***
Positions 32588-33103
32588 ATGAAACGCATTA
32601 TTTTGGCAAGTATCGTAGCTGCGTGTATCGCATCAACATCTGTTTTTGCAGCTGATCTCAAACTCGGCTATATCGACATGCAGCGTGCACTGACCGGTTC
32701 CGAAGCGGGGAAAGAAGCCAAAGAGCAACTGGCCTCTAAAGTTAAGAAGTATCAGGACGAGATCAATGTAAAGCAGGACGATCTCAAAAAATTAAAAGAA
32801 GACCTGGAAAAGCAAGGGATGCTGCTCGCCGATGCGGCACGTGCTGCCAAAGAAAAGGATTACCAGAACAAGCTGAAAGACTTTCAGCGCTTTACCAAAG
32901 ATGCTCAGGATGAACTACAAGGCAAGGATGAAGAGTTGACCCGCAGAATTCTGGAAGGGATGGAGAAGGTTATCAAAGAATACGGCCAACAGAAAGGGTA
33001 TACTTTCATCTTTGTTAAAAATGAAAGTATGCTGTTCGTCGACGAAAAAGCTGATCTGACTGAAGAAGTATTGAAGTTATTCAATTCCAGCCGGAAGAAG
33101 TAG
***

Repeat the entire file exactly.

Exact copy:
Positions 32588-33103
32588 ATGAAACGCATTA
32601 TTTTGGCAAGTATCGTAGCTGCGTGTATCGCATCAACATCTGTTTTTGCAGCTGATCTCAAACTCGGCTATATCGACATGCAGCGTGCACTGACCGGTTC
32701 CGAAGCGGGGAAAGAAGCCAAAGAGCAACTGGCCTCTAAAGTTAAGAAGTATCAGGACGAGATCAATGTAAAGCAGGACGATCTCAAAAAATTAAAAGAA
32801 GACCTGGAAAAGCAAGGGATGCTGCTCGCCGATGCGGCACGTGCTGCCAAAGAAAAGGATTACCAGAACAAGCTGAAAGACTTTCAGCGCTTTACCAAAG
32901 ATGCTCAGGATGAACTACAAGGCAAGGATGAAGAGTTGACCCGCAGAATTCTGGAAGGGATGGAGAAGGTTATCAAAGAATACGGCCAACAGAAAGGGTA
33001 TACTTTCATCTTTGTTAAAAATGAAAGTATGCTGTTCGTCGACGAAAAAGCTGATCTGACTGAAGAAGTATTGAAGTTATTCAATTCCAGCCGGAAGAAG
33101 TAG